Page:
No change in India's position on Afghanistan, it supports 'inclusive' peace process: MEA

NEW DELHI: A day after Army chief General Bipin Rawat stated India cannot be left out of the "bandwagon" when a number of countries are reaching out to the Taliban, the external affairs ministry on Friday said there is no change in the position on Afghanistan and New Delhi supports the process which is "inclusive" towards achieving peace.

External affairs ministry spokesperson Raveesh Kumar also said that India has made it "very clear" to the US that the peace and reconciliation in Afghanistan should be Afghan-owned, Afghan-led and Afghan-controlled.

He said this was conveyed during the meetings US President Donald Trump's special Afghan envoy Zalmay Khalilzad had with external affairs minister Sushma Swaraj and foreign secretary Vijay Gokhale.

Responding to a volley of questions on Afghanistan ranging from Khalilzad's visit to the Army chief's comments, Kumar said: "Essentially, both sides, we share perspectives on peace and reconciliation in Afghanistan. Mr Khalilzad briefed EAM and FS on their aspect as to how the US is trying to achieve peace and reconciliation in the country."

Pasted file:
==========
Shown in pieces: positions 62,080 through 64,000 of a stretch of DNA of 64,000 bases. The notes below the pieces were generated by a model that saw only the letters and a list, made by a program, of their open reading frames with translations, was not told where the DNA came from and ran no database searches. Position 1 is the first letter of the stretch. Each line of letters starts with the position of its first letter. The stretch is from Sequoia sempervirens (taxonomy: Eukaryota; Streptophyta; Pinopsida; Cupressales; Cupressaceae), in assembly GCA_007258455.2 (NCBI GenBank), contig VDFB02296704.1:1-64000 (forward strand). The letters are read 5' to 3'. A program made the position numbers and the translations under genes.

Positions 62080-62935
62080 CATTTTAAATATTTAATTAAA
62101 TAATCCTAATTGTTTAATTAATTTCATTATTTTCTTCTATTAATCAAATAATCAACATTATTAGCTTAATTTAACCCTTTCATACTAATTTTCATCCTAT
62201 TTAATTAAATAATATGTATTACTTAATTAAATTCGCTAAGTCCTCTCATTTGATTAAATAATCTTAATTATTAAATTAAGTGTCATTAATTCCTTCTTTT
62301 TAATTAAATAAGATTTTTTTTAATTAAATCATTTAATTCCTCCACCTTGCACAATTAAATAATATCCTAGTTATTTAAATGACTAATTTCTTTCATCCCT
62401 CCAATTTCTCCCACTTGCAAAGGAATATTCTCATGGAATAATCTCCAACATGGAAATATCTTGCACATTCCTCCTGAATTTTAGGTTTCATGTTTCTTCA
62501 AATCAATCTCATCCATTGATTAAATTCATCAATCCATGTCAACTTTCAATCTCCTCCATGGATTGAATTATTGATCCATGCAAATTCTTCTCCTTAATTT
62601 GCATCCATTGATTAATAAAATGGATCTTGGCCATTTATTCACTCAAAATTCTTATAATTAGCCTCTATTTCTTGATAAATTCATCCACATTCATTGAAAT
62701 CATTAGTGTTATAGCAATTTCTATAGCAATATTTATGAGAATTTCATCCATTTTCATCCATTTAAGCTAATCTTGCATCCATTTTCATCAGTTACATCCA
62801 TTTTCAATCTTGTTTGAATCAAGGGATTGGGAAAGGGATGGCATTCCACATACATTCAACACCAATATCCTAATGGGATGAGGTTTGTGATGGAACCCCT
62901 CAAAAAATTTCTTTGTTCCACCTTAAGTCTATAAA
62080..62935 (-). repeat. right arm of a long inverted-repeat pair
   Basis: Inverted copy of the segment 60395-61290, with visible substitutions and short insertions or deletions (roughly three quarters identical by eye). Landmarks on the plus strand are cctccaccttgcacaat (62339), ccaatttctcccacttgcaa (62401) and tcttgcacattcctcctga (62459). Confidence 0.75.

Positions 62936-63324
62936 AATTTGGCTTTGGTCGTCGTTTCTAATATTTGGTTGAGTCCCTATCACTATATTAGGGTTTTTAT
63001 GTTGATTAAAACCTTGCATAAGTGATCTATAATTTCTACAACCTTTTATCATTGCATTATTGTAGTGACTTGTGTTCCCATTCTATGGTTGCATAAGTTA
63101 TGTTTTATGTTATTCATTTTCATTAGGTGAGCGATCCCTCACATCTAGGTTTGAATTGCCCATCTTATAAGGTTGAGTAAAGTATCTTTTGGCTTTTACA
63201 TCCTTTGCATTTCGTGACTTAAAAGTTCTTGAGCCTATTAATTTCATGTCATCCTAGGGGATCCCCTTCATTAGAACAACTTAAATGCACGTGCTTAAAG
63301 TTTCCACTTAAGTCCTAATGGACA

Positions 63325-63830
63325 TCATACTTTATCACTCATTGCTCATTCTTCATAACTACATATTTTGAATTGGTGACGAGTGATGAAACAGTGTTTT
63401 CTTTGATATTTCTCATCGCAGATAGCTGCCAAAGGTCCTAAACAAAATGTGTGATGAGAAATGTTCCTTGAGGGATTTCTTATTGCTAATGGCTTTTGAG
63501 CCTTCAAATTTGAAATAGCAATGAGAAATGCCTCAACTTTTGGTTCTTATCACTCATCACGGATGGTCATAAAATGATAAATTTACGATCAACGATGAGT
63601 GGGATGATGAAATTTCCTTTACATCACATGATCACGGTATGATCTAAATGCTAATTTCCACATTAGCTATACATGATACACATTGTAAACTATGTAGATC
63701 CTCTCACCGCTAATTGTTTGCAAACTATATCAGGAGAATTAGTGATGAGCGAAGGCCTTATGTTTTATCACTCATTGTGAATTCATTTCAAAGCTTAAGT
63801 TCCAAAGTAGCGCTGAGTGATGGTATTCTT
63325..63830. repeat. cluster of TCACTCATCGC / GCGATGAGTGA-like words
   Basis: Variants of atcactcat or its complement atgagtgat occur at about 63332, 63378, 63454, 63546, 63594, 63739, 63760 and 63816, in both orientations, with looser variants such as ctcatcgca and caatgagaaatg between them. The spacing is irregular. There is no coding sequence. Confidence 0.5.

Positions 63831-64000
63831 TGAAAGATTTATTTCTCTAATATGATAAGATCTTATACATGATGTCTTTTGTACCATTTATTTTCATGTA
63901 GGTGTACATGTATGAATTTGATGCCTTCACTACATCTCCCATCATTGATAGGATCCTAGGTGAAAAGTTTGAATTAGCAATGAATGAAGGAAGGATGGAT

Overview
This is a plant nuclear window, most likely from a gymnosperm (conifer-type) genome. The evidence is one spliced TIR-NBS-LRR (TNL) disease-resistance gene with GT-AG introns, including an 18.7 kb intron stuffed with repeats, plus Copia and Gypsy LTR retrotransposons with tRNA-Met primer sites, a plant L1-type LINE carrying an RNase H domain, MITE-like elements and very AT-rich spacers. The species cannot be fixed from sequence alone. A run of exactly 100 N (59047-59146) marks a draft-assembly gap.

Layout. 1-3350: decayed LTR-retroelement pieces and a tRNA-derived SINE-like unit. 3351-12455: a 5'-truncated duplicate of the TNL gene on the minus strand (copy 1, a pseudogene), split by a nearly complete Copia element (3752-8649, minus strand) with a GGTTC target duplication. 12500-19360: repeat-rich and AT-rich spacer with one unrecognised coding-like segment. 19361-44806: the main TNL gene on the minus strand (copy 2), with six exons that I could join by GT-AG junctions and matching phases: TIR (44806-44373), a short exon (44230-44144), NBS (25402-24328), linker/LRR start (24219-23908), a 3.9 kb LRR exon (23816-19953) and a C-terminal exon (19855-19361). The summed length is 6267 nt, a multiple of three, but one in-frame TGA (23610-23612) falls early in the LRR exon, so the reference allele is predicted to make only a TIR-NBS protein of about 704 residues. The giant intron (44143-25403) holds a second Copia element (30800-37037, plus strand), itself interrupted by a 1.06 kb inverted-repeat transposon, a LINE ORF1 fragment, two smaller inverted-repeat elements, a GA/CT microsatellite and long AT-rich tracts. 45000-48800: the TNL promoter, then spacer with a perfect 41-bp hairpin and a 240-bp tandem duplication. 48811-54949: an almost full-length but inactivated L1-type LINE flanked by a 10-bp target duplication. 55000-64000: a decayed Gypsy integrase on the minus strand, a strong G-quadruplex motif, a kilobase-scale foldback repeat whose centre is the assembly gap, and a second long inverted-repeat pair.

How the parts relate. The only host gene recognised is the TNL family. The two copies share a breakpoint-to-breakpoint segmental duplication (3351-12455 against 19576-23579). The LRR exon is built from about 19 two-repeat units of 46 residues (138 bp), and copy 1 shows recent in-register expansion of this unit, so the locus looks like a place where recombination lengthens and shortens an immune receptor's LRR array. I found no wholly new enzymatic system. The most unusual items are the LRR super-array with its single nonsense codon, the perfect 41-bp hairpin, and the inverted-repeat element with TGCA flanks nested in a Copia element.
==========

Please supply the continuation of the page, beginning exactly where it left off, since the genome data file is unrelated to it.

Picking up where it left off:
On the question whether Pakistan's role in Afghanistan was discussed during the meetings, the MEA spokesperson said this is something which India has articulated time and again -- the destabilising role that Pakistan plays.

The situation in Afghanistan was discussed, the Indian side did reiterate its policy on Afghanistan, Kumar said.



"This is connected to the comments made by the Army chief. Our position on Afghanistan has been very clear and very consistent. We have said in the past and we continue to do so that India supports the peace and reconciliation efforts in Afghanistan," he said.

"We support the process which is inclusive towards achieving this goal and there has been no change in that position," he said.

His remarks come just a day after Army chief Gen Rawat, during his annual press conference, said: "A number of countries are talking to the Taliban. The issue we should address is -- do we have an interest in Afghanistan. If the answer is yes, then you cannot be out of the bandwagon."

A day earlier, he had also that there should be talks with the Taliban but without "any preconditions".

Trump's special Afghan envoy Khalilzad is leading an inter-agency delegation to India, China, Afghanistan, and Pakistan from January 8 to January 21.

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